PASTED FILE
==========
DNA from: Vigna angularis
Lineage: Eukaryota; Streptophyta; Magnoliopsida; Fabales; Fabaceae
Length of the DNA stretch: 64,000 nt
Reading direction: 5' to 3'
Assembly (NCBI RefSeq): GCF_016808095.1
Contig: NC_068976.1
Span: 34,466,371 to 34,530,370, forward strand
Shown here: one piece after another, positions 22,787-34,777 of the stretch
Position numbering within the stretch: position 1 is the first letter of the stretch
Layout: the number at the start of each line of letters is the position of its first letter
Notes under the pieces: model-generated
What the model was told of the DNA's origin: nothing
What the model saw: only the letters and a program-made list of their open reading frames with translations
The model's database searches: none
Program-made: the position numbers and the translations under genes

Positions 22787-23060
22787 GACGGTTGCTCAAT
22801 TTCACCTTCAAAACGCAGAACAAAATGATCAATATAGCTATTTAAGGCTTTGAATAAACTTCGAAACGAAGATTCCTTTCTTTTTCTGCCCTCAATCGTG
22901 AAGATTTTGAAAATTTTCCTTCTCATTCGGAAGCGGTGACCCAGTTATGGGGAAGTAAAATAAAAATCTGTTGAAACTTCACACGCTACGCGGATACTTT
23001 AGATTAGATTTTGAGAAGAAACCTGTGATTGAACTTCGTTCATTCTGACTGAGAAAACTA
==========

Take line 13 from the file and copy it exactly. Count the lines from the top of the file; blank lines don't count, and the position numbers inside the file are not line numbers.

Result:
What the model saw: only the letters and a program-made list of their open reading frames with translations